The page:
“I climbed up onto the hood of the truck and reached into the driver’s side window and pulled out the PA and started talking to the people.  I was then told that we had run out of insurance liability forms.  So I told them, ‘you’re here and ready to work whether you’re wearing coveralls and work boots or a tank top and flip-flops, you know what neighbourhoods were hit and what neighbours are suffering – just go.  Knock on doors and help whoever needs it’.  It was amazing to see tens of thousands of people, self organized, out helping those in their time of need.”

Many home owners were assisted by complete strangers.

Community Infrastructure

Whether a municipality has 50 people or 5 million people, there is always the need to build and improve upon the community at its core.  From that develops economic prosperity, which can be traced to having strong local roots and alliances.  Canada is no longer an agrarian society; we are not what were in 1867. We are one of the most urban countries in the world, with about 80% of all Canadians living in cities and it directly affects the dynamics of how the country works.

“The federal Conservatives spent many years seeking their majority in the province of Quebec, but never found it.  Instead they found it in cities such as Toronto and Vancouver – and already had it in Calgary and Edmonton. If anything, they ought to be an urban party because that in fact is where their power base lies. But we still live in cities that operate under rules that haven’t changed in almost 150 years.”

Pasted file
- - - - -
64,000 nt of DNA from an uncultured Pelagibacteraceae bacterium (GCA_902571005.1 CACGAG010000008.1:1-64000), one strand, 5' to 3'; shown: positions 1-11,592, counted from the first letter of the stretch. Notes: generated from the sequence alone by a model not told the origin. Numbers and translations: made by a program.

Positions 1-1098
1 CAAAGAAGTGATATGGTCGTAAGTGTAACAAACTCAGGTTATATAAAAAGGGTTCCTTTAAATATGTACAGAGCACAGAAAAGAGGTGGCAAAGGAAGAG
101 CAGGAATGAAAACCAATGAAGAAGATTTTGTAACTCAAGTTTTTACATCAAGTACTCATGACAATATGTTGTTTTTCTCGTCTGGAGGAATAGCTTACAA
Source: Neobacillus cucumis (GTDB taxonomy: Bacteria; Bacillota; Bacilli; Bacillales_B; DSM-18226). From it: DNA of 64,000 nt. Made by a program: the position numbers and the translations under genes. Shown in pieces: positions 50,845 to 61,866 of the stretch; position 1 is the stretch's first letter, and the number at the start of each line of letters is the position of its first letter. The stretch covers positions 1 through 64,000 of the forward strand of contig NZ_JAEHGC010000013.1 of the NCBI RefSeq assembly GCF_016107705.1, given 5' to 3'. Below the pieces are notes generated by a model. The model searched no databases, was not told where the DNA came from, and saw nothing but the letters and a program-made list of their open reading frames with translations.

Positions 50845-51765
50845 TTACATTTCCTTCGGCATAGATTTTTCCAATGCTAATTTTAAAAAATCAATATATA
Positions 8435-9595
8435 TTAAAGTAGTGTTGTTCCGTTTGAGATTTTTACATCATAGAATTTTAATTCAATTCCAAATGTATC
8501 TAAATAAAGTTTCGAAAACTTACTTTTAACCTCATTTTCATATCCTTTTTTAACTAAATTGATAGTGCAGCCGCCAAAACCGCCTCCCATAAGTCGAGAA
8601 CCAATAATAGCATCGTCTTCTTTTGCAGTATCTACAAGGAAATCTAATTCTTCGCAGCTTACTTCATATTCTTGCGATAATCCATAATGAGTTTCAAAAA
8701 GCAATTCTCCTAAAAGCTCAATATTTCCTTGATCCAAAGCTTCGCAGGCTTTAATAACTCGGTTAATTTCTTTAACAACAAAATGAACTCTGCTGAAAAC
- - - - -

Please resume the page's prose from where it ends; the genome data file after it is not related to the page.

“If the federal government disappeared, it would take about a week for any of us to notice,” Nenshi begins.  “If your provincial government disappeared, well you’d notice quickly if you were in school or at the hospital but it might be a few hours before anyone noticed.  If you’re messy, dysfunctional city government disappeared you’d immediately notice you’d have no transit, no parks or recreation, no fire protection and no clean water. Cities deliver essential services that we need every single day to stay alive. ”

What bothers Nenshi is the immense fiscal imbalance at the various levels of government.

“In Calgary, my entire tax take every year is $1.6 billion in an operating budget of $3 billion,” he remarks.  “Citizens of Calgary send to our provincial government $4 billion a year more than we receive back in services from the provincial government. To the federal government we send $10 billion a year. That’s the fiscal imbalance in this country. We’re not asking for a handout. When you see me and my fellow mayors with our hands out, we’re not asking for a hand out, we’re asking for a small tax rebate.”
Nenshi waded into some of Toronto’s infrastructure issues, including the decision to build a $3.5-billion subway in Scarborough championed by Mayor Rob Ford instead of a light-rail transit line.

“I, for the life of me, cannot understand the decision on the Scarborough subway and maybe I’m missing something. I don’t understand why you’d not spend less to serve more people,” he says.